Net Zero-Ready Community
High-performance, affordable homes characterize this modern pocket neighborhood.
Synopsis: In a group of small towns in Idaho’s Teton Valley, there is a need for affordable housing. With approval for a six-house neighborhood on two undeveloped lots, an architecture firm created Cloverleaf Cottage Court pocket neighborhood of affordable houses built around a common space. The cold climate and heavy annual snowfall required some ingenuity in the design, and resulted in a site plan that includes snow storage and parking areas; the development also has a number of private spaces balanced with communal areas. Each semi-custom house was built with simplicity in mind, with the energy-efficient building envelopes as the most complex part of the project.
The natural beauty of Grand Teton National Park has long drawn people to Wyoming. Over time, visitors to the Jackson Hole Valley area have shifted their focus away from hunting and trapping and toward pursuits like skiing, rock climbing, and fly fishing. The allure of the setting and lifestyle has spread beyond nature enthusiasts to include hedge-fund managers and Hollywood producers. This influx has ratcheted up the cost of living for people in the city of Jackson and the surrounding communities. Climbing real estate prices are creeping across the border to Idaho’s Teton Valley. A group of small towns—including Victor and Driggs—on the western slope of the Teton Range are separated from Jackson by 25 miles and an 8431-ft. mountain pass. Survey data collected from the Western Yellowstone region’s Housing Needs Assessment shows high housing costs have impacted three-quarters of Victor’s households, which has made affordable housing a concern.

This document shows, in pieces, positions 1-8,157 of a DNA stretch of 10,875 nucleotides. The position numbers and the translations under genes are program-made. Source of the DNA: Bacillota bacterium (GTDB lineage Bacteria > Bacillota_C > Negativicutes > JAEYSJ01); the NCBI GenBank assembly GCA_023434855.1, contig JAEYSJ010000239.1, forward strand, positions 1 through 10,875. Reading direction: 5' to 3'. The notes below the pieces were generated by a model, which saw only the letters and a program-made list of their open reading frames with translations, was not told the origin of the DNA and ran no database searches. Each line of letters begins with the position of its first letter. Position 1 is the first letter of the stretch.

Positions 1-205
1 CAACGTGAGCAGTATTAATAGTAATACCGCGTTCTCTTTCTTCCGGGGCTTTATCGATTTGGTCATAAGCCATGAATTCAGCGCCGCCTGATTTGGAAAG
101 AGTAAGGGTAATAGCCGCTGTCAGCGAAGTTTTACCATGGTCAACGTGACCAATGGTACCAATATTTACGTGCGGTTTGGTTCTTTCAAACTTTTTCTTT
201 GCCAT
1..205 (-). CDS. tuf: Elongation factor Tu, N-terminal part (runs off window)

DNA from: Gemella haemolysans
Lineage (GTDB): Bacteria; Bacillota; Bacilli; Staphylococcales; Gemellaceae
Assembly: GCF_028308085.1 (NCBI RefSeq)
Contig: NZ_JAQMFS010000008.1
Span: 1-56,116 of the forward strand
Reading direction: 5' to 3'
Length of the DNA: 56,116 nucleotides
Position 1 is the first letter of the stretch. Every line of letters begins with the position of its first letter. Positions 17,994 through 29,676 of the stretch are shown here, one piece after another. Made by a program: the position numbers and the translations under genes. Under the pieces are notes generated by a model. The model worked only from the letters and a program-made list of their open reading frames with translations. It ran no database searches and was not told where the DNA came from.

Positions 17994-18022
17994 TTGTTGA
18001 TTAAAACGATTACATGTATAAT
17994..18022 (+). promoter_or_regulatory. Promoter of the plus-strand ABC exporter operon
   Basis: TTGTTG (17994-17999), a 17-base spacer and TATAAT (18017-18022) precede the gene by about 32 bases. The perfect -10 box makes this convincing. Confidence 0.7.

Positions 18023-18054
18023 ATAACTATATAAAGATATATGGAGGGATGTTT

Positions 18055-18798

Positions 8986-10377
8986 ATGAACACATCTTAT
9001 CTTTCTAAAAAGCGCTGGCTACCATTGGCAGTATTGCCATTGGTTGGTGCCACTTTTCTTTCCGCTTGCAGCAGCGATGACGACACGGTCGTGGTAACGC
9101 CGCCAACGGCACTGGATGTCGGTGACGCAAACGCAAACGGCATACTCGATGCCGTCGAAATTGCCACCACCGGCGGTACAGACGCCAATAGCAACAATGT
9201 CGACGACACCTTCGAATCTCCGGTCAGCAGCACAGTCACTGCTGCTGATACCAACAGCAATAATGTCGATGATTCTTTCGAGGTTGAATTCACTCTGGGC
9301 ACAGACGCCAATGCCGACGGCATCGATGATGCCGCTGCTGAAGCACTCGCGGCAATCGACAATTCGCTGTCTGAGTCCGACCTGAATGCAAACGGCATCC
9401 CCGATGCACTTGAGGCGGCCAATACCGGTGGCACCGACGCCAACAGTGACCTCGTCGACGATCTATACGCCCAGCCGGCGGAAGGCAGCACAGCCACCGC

Neither Victor nor Driggs has an affordable housing authority, but a few years ago, the zoning board changed the rules to allow “cottage courts” in some parts of those towns. The cottage courts—also referred to as “pocket neighborhoods” (see sidebar, facing page)— are a way to allow high-density development of small homes. The first such development was designed with the aesthetic sensibility of a trailer park, making it unpopular with neighboring residents. The public backlash resulted in the temporary elimination of the zoning category—highlighting the importance of good design to help towns embrace unconventional ideas for new housing.
Despite the inaugural failure, a local developer liked the idea of cottage courts. Higher-density development uses resources more efficiently, reduces costs, and helps maintain a profit margin while lowering purchasing costs for homeowners. The developer got approval for a six-house neighborhood by subdividing two undeveloped lots in an existing neighborhood. With the permit approved, he approached Lindsey Love and Lindsay Schack of Love Schack Architecture to design a small pocket neighborhood. They devised a plan for a group of modest, high-performance houses that rely on a common footprint for efficient construction. The schedule was such that a new house was started every two to three weeks, and the trades moved sequentially from project to project over the nine months it took to finish the houses.
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More about net zero homes:
Best Energy-Smart Home 2018: Neighborhood Net Zero – This builder-friendly spec house fills out a narrow lot in a contemporary community.
Affordable Net Zero – The ProHOME team finds a balance between improved performance and construction costs.
Passive Solar Design – Pointing to his Net Zero Escape project as an example, Texas-based architect Peter Pfeiffer shares his thoughts on climate-responsive design.